What is Methodology definition/concept

Methodology is understood as the set of norms and actions designed to describe a problem. In general, methodology is a part of scientific research. In this sense, the scientist starts from a hypothesis as a possible explanation of a problem and tries to find a law that explains it. Between the hypothesis and the final resolution, the scientist must follow a path, that is, a research method. Thus, the study of methods is known as methodology. In other words, the methodology responds to the “how” of a study or research.

The concept of methodology belongs to science. However, it is usually applied in non-scientific contexts (there is a methodology related to games, sports , work organization and the teaching of a discipline ).

Basic items and recommendations

In practice, a scientific methodology is organized from different phases. First, a literature review step. Then comes the field research phase, laboratory, information processing and, finally, analysis and results. Methodology

Applying a methodology implies following an action order, where it is advisable to comply with a series of recommendations: define the list of tasks to be performed, determine a sequence or order of execution, establish a duration of the various actions and define each goal or objective.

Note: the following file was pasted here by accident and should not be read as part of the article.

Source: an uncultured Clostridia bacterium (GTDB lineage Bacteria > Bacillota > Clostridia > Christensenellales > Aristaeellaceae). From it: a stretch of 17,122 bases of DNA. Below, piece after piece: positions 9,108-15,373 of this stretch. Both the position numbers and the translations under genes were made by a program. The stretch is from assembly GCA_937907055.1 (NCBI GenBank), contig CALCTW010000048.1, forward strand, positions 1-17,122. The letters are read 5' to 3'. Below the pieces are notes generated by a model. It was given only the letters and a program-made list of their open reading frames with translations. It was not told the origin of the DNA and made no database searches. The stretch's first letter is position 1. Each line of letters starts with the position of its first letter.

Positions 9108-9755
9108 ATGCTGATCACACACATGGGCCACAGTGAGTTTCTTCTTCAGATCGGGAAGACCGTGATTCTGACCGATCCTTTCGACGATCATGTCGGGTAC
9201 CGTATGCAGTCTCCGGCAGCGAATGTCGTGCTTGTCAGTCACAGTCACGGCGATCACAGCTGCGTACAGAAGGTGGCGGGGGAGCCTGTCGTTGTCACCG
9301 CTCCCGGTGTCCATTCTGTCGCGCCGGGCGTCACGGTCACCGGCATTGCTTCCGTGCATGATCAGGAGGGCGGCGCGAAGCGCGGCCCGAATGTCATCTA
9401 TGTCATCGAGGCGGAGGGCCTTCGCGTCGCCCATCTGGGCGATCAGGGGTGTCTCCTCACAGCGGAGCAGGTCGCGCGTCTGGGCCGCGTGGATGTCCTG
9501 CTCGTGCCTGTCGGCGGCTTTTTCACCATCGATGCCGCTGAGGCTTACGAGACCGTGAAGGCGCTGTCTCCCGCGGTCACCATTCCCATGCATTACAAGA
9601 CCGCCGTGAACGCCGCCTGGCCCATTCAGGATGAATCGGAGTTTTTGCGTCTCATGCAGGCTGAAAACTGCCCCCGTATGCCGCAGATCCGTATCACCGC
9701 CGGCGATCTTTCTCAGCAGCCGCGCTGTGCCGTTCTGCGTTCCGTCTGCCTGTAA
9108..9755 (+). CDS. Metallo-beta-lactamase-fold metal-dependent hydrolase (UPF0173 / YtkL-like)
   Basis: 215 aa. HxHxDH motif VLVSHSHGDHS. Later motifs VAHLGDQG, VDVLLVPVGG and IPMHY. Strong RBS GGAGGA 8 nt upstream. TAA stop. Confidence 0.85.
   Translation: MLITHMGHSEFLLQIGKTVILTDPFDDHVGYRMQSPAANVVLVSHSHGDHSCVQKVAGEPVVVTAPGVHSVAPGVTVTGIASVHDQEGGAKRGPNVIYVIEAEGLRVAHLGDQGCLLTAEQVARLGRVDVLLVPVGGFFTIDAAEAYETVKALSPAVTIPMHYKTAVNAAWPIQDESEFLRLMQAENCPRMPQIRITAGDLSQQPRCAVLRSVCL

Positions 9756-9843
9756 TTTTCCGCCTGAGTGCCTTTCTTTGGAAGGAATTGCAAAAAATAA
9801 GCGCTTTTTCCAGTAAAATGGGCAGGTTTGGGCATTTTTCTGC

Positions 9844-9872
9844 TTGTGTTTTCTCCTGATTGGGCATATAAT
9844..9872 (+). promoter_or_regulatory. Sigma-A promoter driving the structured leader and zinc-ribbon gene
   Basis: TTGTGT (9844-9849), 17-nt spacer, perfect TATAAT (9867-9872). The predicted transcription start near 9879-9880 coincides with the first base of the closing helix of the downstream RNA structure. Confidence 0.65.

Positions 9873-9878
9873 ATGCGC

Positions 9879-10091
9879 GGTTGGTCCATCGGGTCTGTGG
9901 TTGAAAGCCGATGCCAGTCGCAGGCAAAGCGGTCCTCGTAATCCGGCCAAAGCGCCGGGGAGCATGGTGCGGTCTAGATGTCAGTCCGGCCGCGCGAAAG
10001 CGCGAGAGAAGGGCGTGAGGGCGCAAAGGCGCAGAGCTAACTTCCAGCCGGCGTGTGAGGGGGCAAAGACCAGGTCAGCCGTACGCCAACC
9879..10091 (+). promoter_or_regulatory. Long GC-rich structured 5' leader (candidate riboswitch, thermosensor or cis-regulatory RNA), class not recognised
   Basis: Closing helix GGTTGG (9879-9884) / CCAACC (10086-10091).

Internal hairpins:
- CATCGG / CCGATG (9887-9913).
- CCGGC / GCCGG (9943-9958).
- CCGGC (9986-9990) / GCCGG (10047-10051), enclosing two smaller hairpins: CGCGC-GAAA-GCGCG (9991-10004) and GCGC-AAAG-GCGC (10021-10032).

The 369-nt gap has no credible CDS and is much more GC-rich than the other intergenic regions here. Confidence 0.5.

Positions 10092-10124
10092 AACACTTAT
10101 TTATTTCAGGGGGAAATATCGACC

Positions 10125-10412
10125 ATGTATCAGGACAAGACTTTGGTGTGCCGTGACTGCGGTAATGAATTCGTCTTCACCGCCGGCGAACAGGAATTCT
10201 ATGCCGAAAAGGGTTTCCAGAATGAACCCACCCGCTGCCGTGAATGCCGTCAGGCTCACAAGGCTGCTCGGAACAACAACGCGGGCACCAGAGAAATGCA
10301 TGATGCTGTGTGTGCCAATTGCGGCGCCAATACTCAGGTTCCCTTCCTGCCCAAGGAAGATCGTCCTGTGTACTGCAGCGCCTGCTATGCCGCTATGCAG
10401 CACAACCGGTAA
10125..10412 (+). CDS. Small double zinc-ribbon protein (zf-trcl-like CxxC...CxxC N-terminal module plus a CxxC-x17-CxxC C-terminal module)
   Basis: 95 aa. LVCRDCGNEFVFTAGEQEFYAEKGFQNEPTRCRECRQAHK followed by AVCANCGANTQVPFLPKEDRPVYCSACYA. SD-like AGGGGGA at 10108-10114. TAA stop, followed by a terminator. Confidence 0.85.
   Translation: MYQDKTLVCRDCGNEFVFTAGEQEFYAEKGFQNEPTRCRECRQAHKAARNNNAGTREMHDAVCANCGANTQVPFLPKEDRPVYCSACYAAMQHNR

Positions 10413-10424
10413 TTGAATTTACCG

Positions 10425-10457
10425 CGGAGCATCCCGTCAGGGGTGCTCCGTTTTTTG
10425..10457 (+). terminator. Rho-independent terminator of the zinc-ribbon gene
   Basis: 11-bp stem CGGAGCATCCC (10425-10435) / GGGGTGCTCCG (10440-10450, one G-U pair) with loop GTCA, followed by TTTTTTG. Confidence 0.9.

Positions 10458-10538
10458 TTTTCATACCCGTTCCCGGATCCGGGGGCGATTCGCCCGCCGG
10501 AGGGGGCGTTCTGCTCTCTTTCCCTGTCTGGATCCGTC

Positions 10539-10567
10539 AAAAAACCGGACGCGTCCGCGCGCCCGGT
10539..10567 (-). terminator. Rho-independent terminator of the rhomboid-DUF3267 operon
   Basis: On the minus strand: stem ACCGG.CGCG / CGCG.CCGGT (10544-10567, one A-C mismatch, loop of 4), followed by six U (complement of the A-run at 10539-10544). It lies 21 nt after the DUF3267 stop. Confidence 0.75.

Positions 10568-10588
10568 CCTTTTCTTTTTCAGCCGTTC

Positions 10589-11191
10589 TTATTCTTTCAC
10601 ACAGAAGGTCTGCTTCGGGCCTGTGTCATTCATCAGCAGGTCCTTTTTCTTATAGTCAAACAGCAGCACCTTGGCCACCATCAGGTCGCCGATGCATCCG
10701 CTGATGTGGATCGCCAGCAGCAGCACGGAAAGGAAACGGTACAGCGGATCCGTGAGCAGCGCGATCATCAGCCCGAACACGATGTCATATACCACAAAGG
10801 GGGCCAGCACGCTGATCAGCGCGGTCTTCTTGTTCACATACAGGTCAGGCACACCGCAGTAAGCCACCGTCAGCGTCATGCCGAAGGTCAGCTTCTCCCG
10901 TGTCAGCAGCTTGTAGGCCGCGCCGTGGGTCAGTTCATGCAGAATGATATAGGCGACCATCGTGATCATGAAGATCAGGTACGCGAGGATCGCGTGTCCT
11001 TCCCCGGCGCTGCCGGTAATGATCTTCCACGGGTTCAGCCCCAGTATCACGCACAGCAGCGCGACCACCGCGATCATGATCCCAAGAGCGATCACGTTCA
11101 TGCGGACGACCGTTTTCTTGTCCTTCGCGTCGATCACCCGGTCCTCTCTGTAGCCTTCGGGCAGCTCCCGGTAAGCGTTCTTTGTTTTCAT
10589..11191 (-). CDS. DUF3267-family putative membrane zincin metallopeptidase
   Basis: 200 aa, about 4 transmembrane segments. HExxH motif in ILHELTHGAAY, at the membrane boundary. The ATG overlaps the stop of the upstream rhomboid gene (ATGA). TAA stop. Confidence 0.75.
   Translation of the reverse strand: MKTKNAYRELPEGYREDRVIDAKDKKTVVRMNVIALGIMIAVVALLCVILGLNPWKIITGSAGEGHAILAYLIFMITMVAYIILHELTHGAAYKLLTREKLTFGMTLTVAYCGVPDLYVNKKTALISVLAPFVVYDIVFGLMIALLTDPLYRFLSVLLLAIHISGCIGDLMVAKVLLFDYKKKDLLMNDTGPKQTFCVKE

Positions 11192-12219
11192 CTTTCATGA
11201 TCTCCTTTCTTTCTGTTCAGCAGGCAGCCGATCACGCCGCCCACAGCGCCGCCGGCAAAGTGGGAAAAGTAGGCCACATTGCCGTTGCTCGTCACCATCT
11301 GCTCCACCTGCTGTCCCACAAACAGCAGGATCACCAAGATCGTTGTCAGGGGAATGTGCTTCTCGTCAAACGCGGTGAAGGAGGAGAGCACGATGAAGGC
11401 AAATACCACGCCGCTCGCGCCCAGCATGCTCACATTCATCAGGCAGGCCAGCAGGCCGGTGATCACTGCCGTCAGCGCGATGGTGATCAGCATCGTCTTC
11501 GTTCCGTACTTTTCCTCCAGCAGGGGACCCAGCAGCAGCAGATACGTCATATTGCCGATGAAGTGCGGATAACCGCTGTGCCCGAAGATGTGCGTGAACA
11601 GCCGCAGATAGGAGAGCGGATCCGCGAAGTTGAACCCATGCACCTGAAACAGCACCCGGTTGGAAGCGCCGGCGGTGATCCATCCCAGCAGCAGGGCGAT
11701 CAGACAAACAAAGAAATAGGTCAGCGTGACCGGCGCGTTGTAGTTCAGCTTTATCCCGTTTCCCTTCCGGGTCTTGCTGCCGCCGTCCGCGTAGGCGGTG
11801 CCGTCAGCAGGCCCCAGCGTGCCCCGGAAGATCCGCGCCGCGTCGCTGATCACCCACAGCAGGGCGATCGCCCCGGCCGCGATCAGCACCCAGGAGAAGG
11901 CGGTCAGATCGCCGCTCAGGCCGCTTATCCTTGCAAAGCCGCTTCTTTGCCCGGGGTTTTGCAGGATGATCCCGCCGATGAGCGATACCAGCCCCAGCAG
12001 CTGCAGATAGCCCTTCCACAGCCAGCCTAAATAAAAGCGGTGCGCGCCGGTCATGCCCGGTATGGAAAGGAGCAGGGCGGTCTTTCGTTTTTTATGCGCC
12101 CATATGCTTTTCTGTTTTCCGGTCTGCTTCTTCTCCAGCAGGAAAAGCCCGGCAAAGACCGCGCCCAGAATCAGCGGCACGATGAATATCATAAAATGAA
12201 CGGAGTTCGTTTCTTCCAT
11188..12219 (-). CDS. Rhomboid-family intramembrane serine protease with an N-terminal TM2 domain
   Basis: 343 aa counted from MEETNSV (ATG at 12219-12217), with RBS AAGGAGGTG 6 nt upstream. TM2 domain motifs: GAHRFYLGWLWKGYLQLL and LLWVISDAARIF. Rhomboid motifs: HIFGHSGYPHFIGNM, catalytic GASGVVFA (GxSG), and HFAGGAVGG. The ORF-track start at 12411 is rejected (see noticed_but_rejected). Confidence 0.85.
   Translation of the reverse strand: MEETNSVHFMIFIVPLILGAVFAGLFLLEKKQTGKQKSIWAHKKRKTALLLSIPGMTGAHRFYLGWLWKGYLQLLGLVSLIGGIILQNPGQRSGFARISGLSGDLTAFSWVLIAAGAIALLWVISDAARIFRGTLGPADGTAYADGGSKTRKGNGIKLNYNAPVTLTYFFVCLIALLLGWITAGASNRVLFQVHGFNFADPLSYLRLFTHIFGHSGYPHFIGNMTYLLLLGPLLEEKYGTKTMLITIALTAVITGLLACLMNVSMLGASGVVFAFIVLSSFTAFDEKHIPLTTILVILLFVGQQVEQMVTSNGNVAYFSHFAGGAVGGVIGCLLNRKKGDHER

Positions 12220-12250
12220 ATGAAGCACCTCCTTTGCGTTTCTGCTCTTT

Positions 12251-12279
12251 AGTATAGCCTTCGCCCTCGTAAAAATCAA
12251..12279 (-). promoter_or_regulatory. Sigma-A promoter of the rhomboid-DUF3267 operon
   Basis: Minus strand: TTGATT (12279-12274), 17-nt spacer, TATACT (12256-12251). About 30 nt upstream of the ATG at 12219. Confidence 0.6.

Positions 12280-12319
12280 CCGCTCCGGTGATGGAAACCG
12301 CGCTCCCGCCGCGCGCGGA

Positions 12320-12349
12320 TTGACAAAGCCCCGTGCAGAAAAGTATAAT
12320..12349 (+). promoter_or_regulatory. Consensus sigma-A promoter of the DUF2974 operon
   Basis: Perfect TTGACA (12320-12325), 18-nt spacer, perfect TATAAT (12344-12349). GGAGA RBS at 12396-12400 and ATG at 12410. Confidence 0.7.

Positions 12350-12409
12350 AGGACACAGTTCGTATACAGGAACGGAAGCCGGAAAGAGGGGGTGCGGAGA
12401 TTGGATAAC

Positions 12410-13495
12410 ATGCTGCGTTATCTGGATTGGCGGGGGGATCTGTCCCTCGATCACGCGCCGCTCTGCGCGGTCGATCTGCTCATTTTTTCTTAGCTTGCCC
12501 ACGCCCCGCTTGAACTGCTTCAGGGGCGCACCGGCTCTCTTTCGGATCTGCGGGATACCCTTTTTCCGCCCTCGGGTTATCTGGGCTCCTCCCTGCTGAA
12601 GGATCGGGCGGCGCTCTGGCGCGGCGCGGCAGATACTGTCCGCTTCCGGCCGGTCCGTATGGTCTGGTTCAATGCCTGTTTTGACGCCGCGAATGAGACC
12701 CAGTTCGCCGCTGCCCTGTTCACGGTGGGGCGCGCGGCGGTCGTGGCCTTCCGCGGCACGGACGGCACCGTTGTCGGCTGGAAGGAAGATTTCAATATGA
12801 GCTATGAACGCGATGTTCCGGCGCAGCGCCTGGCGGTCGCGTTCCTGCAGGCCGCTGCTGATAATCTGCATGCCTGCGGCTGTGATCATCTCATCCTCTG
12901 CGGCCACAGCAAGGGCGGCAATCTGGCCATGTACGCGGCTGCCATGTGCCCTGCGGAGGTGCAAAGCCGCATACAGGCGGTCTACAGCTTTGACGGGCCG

There are three main paths in most research: the inductive, the deductive and the hypothetical-deductive.

inductive method

It is based on gathering specific information in order to draw a general conclusion. This method has the following steps: observation and recording of facts, analysis and classification of events, and also a generalized inductive derivation based on the facts (also known as inductive inference). An example of inductive reasoning would be the following: whenever I hit an iron it heats up, whenever I hit a copper it heats up, whenever I hit a steel it heats up, conclusion, I believe that most likely all metals heat up when hit. Methodology

deductive method

It is based on the idea that the conclusions reached in a research are implicit in the premises. In other words, when the arguments are right the conclusions will necessarily be right as well. This method goes from the general to the particular and is the antithesis of the inductive approach. An example of deduction as a form of reasoning would be the following: my uncle André’s children have the same name as your father, therefore, my uncle’s children are called André.

hypothetical-deductive method

According to this method, science does not start from observation, since sensitive data are not suitable for constructing a hypothesis. The starting point of this method is the observation of a phenomenon, followed by a provisional hypothesis that explains this phenomenon, then comes the deduction of the consequences and the verification of the deduced statements from which they contrast with the experience. This method involves a combination of purely rational reflection (the proposal of the hypothesis and the consequent deductions) and empirical observation (the moment of verification).

The Polya method, another way to approach a survey

Methodology as a guiding approach to research has been enriched with contributions from theorists such as George Polya. This 20th century Hungarian mathematician proposed a method based on four items: Methodology

1) Understand the problem properly,

2) Design a plan to solve the problem,

3) Execute an action plan,

4) Examine the obtained solution.

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